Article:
Some people are grand, gilded Encyclopaedias, wise in their contents, standing proud upon their solo lectern ready to present to the world, the words pouring over their subjects like a river of gold waiting to be embellished into a diamond ring more beautiful than any seen in shop windows nearby. Others are scrapbooks, scrawny and unkempt in appearance, yet bursting from the seams with ideas and creativity, an explosion of thoughts desperately saved onto empty pages, nurturing the delicate bud of inspiration with the love and dedication it deserves, ready to grow it into the brightest bloom of colour and smell, arousing every sense in its fulfilled purpose.
I am neither of these. I am a Filofax; a clean and precise diary. Organised and accurate, well kept and treasured, and, no matter how artsy and free spirited it tries to present itself, ultimately it comes down to one planned day after another, written neatly within the lines and kept tidy and neat, systematic thoughts constructed in a linear, seamless thread.
“I used to supply Filofaxes to the mafia. I was involved in very organised crime.” – Milton Jones
In the real world, this regrettably means I am somewhat of a control freak. I cannot do spontaneity. I cannot go with ‘let’s see what happens’. I have to have a plan, and am often yet happily the one making the plans out of my friends, in a vague and hopeful attempt to try and secure a decent night out with them all. I like to know what’s going on, and be prepared for any eventuality, if in the least it gives me enough time to plan what shoes to wear.
“I never travel without my diary. One should always have something sensational to read on the train.” – Oscar Wilde
I am also a slave to time. Uncontrollable and irreversible, time seems to fulfil both sides of the eternal conquest between the unstoppable force and the immovable object. My biggest stresses in life seem to come from the feeling of running out of time, watching the last grains of sand make their way through the hourglass of existence, whether that transpires to rushing for a train, having a deadline on a piece of work, or merely knowing how much stuff I want to blog about but never finding a moment to sit down and do it. Time is a thing I can’t grasp, I can’t maintain, I can’t control – and that means, when I’m overdue and trying to catch up, there’s absolutely nothing I can do about it.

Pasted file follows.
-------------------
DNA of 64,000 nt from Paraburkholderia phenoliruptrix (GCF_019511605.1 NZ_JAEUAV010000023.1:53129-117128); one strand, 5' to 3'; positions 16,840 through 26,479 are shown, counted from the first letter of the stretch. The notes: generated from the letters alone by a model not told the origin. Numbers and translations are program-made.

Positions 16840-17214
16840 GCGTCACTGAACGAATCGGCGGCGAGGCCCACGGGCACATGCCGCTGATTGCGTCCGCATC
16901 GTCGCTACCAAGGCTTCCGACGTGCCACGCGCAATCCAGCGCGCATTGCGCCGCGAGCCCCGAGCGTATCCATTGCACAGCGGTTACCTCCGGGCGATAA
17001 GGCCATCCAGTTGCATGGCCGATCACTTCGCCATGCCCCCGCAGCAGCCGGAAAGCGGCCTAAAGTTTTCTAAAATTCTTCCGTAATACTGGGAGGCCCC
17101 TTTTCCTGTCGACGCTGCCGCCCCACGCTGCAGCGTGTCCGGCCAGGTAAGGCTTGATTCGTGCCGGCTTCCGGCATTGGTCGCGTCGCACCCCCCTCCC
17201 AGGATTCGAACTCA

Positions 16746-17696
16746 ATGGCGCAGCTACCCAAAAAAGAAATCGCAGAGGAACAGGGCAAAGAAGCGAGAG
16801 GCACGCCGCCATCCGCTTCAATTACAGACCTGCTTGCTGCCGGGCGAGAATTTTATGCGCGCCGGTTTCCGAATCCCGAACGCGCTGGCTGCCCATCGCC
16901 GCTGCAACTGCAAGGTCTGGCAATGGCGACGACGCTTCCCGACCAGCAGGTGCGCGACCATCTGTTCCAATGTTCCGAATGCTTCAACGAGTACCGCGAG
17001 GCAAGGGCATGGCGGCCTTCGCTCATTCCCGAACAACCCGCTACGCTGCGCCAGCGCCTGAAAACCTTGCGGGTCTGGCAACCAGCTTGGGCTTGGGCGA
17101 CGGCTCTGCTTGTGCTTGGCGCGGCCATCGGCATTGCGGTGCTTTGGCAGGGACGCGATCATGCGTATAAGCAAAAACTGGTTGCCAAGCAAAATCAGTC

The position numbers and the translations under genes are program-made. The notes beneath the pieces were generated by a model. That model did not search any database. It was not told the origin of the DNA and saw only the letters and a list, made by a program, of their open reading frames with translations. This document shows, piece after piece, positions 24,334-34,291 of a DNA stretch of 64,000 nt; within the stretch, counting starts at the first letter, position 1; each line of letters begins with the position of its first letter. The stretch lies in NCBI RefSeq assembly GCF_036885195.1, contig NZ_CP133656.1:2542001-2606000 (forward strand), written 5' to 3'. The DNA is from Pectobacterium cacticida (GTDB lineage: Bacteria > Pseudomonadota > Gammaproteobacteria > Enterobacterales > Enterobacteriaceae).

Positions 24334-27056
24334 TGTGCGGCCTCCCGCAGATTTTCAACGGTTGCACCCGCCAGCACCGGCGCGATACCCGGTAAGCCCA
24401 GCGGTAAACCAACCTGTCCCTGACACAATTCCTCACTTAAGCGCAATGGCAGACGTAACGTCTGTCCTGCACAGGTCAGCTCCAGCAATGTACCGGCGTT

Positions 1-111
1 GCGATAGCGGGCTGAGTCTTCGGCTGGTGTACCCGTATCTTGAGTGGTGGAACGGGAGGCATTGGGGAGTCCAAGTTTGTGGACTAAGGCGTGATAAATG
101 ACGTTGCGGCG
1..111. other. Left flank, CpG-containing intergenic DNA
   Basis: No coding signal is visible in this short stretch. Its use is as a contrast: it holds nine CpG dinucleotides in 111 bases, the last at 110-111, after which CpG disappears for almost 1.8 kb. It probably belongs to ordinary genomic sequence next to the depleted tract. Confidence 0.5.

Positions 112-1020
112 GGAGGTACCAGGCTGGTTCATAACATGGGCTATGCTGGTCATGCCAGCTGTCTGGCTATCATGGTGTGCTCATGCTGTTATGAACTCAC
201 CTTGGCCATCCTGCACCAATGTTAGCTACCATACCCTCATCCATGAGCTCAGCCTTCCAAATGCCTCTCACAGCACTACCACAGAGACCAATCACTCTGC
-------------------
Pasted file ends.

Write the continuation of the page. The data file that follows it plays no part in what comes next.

This does also make me more susceptible to the rejection of having plans cancelled. By having some form of control over what my diary holds gives me a sense of security and balance, which is offset all too quickly by a last minute text, declaring all too late “sorry, do you mind if we reschedule?” It’s rarely a personal thing – unless you’re one of those people whose planning capabilities consist of an “I’ll let you know”, with the expectation of me scheduling my imaginary plans around your indecisiveness. It is, quite simply, my biggest pet hate. I totally understand the plethora of reasons that cause plans to be adjusted and edited, but just like the messy scrawls and scribblings out that are then left to fill my cream, natural paper pages, it leaves me in a flustered and unsettled state, the sudden arrival of an empty evening feeling far too hollow compared to the busy thoughts occupying my mind.
“We are time’s subjects, and time bids be gone.” – William Shakespeare
Perhaps this also comes from my desire to be active and involved in life. I was always the one who finished school, returned to my laptop and spent my evening on social media, being ironically as unsocial as it gets and finding any excuse to avoid the complexities of the real world. Only since finishing school did I succumb to my desire of living a varied and fulfilling life, whether that be seeing films that wouldn’t normally appeal, entering in a go kart race with my best friends, or making my all too regular visit to Pizza Express, which, regardless of its powerful position as the only accessible restaurant in my Sussex town, is as cheap as their spiced Polenta Chips (which ironically isn’t very cheap at all, much to my fellow diners disgust when 6 single chips arrived at our table for the bargain price if £3.50. The moral, however, stays the same.)
I totally appreciate that some people don’t have this same level of enthusiasm for going out, with my youthful social recluse favouring their comforting and safe way of procrastinating their time. In my current stage of life, I am lucky enough to be in a position where my spending spreadsheets allow for disposable income, my diary is full yet still shows no sign of any major commitments, and I can quite easily enjoy my evenings out and about, finding new things to eternalise within those blank pages – which is perhaps why I never get around to doing those blog posts.
So say what you want – I have absolutely no shame of my neat and tidy diary plans, my desire to be busy and well booked, my love of being clued up and in control of what the evening may lay ahead. Perhaps in times to come I’ll find the missing link who can lead me blindly into the future, welcoming the spontaneity of living and carefree nature of my whirlwind life. But, until then, I’ll quite happily leave a place in my heart for those “let me check my diary” moments…